The big truck rumbled down the highway, the diesel engine the only sound filling the tomblike quiet in the cab of the truck. I glanced over, checking to make sure my sixteen-year-old son was still breathing, and had to smile. He had passed out. His head was leaning against the door, his mouth hanging open and looking anything but cool.
I was tempted to snap a picture to use as blackmail for a future date but resisted. I didn’t need him to be pissed at me for anything else. I seemed to be able to piss him off with the simple intake of breath or the dreaded, ‘what’s going on’ question that put him on the defensive.
It had been a long drive. It felt much longer due to the lack of conversation. The radio had gone in and out, leaving me in silence while he listened to his headphones. The stretch of highway in front of me seemed endless.
We were close. So close to the end of our journey from our home in Minnesota to what I was declaring a fresh start to life in Conroe, Texas. My real estate career had turned me onto the area long ago. I had dreamed of retiring to the growing city just outside of Houston for a while now. My wife, Carlie, and I had been checking out property in the area for years.
It was still hard to believe she was gone. She wasn’t going to get to spend her days sitting on our back deck and sipping sweet tea. Life was unfair. My wife of twenty years had been killed instantly in a horrific crash that turned my life upside down. Olin’s life had been forever changed as well.
It was crazy that one person could make one bad decision and change the course of life for complete strangers. I had to let go of the anger. The anger had driven me into a very dark place for months after she’d been killed. I couldn’t go back there.
I was running away from the memories. It probably wasn’t healthy, but I felt that Olin and I needed a change. Staying in the house in Minnesota was only making it difficult to move forward. At least for me it was. Olin didn’t seem to give a shit one way or the other. He was a typical teenager with the usual angst. Add in the loss of his mother and things were even more difficult.
“Hungry?” I asked, knowing he could hear me, but doing a really good job pretending he couldn’t. “Olin, I need gas. I’m going to grab something to eat. I hear these Buc-ees have some great food, real Texas style.”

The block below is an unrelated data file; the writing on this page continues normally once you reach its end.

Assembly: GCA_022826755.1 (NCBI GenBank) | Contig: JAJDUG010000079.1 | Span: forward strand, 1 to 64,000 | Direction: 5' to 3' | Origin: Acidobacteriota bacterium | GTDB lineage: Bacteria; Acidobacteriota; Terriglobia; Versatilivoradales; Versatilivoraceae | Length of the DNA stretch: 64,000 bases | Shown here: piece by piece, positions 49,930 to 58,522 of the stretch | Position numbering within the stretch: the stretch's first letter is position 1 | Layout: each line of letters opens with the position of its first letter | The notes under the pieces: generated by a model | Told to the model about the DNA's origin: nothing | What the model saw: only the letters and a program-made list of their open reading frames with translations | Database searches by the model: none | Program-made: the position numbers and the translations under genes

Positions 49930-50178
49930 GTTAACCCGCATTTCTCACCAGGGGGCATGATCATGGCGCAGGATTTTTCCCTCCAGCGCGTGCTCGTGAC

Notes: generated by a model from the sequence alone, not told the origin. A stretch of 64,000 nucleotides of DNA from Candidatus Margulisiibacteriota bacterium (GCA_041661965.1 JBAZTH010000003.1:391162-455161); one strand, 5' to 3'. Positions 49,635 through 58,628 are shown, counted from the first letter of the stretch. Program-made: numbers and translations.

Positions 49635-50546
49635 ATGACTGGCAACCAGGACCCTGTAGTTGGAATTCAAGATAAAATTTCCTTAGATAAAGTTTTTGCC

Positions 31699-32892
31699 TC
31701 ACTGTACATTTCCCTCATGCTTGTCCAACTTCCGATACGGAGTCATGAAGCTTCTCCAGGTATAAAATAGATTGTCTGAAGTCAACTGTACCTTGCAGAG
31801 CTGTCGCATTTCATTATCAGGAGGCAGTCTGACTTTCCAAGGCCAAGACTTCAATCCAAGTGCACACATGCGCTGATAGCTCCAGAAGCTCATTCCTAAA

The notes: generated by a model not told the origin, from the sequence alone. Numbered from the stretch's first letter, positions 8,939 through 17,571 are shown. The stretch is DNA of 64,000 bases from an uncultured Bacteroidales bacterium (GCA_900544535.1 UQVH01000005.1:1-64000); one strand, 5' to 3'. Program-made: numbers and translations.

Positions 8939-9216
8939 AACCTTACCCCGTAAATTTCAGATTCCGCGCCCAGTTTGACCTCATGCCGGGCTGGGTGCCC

“I’m not hungry,” he mumbled.
“Suit yourself. You’re old enough to know if you’re hungry or not.”
I flipped on my blinker and pulled off the freeway. It had been a long two days of non-stop driving. I was tired of sitting on my ass and couldn’t wait to be home. Our new home.
“Can I get one of those pork sandwiches?” I asked the young man behind the immaculately clean counter once I was inside.
“Sure thing,” he said and quickly filled my order.
I looked around, suspecting Olin had decided to come in, and found him in front of the Slurpee machine, a bag of chips in his hand. Not hungry my ass. I took my sandwich and grabbed a bottle of water for the road.
I waited, giving Olin plenty of time to browse the massive food selection. I pretended to be occupied as well, not wanting to pressure him to hurry up. The kid was prickly at best, and any little thing I said or did threatened to piss him off and send him storming out of my general vicinity.
He looked at me, his blue eyes reminding me of his mother. His thick black hair was all me. He was the perfect combination of the two of us. “Ready?” I asked him.
He nodded but said nothing. I walked up to the checkout, depositing the snacks and drinks we had picked up. I smiled at the young woman, who was very openly staring at me. “Good afternoon.”
“Hi,” she said with a smile. “Traveling through?”
“Headed home,” I said.
“You don’t look like a Texas boy.”
I grinned. “I’m not.”
“I could give you some pointers, help you learn how to walk with a cowboy gait,” she offered.
“Thank you, but I’m comfortable with my gait.”
She giggled, her eyes sparkling with amusement. “How about some of our world-famous jerky? Have you ever had it?”
“Nope, I sure haven’t.”
“Oh, you can’t be in Texas without trying our jerky. I’d be happy to give you a free sample,” she said with a grin. “Maybe an after-dinner snack.”
“Dad, I’m going to use the restroom,” Olin said, dropping a pack of gum on the counter and walking away.
The woman looked at me, then Olin, then back at me. “Your son?”
I smiled and nodded. “My son.”
“Let me get this rung up for you. I’m sure you want to get on your way.”
I almost laughed at her sudden change of heart. I suppose me having a son who wasn’t much younger than her had done the trick. The goodies were stuffed into a bag and I was sent on my way without the free jerky.
I waited in the truck for Olin, scarfing down my pulled pork sandwich. Olin climbed back into the truck, a scowl on his face. “I’m not interested in a new mommy that was born in the same decade I was.”
I smirked. “I had no intention of shopping for a new mommy for you period, but it would definitely not be anyone from your decade. You can trust me on that one.”
“This is so stupid anyway. Are you making me live here so you can find one of those Texas women?”
I started the truck and backed out of the spot, being mindful of the trailer I was pulling with all of our belongings. “I don’t know what a Texas woman is, but no. I’m moving us down here because I want warmth and fishing and good schools. Minnesota was killing my tired, old bones.”